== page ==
Rancid, rancid, rancid. This was probably the worst -- CBS' 1979 Animal House rip-off "Co-Ed Fever", which managed to get itself canceled for bad ratings after one episode, even though five other shows already were in the can ... which wouldn't be all that unusual nowadays, except that in this case, the lead-in show it couldn't draw viewers from was Super Bowl XIII between the Cowboys and the Steelers.

If you can get yourself cancelled by losing over 100 million viewers in your premiere episode, that's a bad show (though the feisty, foul-mouthed granny role in the show would have been perfect for Betty White nowadays)

Craig Edwards said...

Come on Mr. Levine - load that pilot up for us. You know you want to see our reactions....

Jeff said...

For some reason, the University of Illinois at Urbana-Chapmpaign library has a copy of the script:

http://goo.gl/zIeBz

Jeff said...
This comment has been removed by the author.
Mike said...

You choked the "blackfaced chicked" joke? The greatest weapon in any writer's arsenal? Here's how it's done:
A roast turkey is carbonised in the oven; reduced to a bird-shaped lump of coal. Someone pokes it suspiciously. "Is this a roast turkey?"
"No. It's a chicken in blackface."

tb said...

There's no way you'll be able to stop mentioning Whitney, that's your go-to abomination

Aaron Hazouri said...

I hate to say this but I, too, laughed at the "chicken in blackface" line. I could see it coming out of, I dunno, Jackie Mason's mouth. Maybe not Kat Dennings's.

john brown said...

The original VCR. I had one. The remote had a cord attached to the VCR. It had knobs for changing the channel. And you are right about how damn heavy they were.

Clubber Lang said...

Correction to John's post:
The 1979 Super Bowl was played on January 21. "Co-Ed Fever" actually debuted (and concluded) two weeks later, on the heels of a top-rated February 4 airing of "Rocky."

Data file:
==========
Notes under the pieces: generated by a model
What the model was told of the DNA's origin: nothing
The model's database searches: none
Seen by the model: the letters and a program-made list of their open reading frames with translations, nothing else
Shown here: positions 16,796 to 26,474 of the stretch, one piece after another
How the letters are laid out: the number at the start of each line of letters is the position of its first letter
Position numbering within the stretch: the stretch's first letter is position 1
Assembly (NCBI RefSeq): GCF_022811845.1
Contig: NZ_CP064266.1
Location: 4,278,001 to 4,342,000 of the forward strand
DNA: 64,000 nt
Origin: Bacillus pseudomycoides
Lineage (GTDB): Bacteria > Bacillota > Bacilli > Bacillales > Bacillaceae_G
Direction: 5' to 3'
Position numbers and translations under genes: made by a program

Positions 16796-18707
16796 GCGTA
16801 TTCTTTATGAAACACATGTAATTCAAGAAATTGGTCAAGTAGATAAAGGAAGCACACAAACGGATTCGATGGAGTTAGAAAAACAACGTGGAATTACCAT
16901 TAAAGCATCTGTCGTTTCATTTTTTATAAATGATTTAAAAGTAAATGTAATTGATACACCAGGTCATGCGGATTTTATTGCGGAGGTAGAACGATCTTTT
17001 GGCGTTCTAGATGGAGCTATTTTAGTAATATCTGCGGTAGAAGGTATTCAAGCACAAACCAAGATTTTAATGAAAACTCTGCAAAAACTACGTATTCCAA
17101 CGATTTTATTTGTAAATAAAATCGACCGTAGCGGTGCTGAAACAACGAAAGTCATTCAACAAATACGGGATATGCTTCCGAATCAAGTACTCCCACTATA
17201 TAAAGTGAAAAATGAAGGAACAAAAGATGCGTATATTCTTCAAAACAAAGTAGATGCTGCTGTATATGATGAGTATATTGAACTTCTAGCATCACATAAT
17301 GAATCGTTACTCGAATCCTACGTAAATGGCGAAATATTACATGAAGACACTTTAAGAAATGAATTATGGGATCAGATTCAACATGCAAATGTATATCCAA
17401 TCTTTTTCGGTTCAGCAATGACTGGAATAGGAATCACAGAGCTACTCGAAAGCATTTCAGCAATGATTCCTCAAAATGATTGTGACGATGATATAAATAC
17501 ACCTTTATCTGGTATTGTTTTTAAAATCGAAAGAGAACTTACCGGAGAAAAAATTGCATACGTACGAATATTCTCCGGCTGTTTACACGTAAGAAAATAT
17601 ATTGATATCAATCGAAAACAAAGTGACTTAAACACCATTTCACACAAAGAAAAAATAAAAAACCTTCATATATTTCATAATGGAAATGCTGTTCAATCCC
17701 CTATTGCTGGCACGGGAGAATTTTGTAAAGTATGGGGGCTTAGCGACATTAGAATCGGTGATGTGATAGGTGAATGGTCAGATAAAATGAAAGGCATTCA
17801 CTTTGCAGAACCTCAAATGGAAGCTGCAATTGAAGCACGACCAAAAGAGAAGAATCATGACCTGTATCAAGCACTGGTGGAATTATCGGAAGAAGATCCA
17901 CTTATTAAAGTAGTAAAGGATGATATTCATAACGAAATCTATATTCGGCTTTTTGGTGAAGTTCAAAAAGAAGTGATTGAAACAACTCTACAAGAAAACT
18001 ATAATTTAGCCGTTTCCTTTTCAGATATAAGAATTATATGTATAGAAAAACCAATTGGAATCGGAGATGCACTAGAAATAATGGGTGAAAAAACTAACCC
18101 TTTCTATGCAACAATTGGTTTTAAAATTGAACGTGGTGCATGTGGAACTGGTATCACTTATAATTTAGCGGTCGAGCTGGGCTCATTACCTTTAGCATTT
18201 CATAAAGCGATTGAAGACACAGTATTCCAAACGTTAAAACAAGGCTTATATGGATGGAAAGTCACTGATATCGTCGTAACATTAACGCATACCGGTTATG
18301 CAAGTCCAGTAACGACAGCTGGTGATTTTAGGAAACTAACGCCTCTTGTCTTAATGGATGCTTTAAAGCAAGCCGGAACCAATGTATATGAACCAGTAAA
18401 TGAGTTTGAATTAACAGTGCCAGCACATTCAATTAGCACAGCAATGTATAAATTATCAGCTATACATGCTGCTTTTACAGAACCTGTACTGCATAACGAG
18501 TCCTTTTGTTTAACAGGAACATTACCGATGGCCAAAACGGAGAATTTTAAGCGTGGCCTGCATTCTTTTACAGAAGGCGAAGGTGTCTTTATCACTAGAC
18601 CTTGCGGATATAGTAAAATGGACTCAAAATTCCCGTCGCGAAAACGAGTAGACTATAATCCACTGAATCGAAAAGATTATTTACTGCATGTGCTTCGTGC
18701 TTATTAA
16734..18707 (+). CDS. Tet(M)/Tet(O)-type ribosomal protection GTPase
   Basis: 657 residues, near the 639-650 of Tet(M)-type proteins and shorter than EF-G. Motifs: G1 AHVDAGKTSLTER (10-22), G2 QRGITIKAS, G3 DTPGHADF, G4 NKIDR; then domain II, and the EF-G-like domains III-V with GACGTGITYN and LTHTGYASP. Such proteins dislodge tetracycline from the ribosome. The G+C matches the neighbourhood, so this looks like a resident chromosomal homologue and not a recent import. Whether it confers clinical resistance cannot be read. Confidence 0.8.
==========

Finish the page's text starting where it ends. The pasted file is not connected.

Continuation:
So it probably only lost ten million viewers. Sir, you have wantonly profaned the good name of "Co-Ed Fever"!

Anonymous said...

Come on, Ken! Youtube was invented for this very purpose!

John said...

Clubber:

I deeply apologize to the shows creators for multiplying their loss of viewers by a factor of 10. Although I don't know if they ever apologized to the viewers of "Rocky" for what they put them through (and while I don't remember watching before seeing one-and-only airing of CEdF. But I do remember the horror. The horror...)

RCP said...

If you do get the chance to go "into the storage bin" it would be interesting to read some excerpts from your original draft. What a shame they ruined it.

Guess there's no need to freeze-frame THOSE credits...

Mac said...

I don't want to alarm anyone but I know for a fact that "Shedding Pounds & Doubts" is actually run by psychopathic maniacs who saw off your arms and legs. This is how they get you to "shed pounds."

"Shedding doubts" is done by strapping you to a chair and lobotomizing you; removing the part of your brain that deals with doubt.

Don't let that put you off contacting them, just be aware of it because they never tell you that in their adverts.

radiodan said...

That is not fair, Ken! You know us TV sitcom lovers will be salivating for this now.

How about just a few minutes on youtube?

Ed in Cleveland said...

A FRIDAY QUESTION -- As long as you brought it up... 30 Rock and Studio 60 debut at the same time. "30" became a hit and "60" died, even though "60" was a terrific, high quality show. What's your assessment of what happened? Did audiences/critics/suits think "60" was supposed to be a comedy?

Anonymous said...

If the producer changd the s riot so much, didn't he deserve a credit?

Anonymous said...

There is a certain fascination that comes with plowing through the imdb connections after reading this story.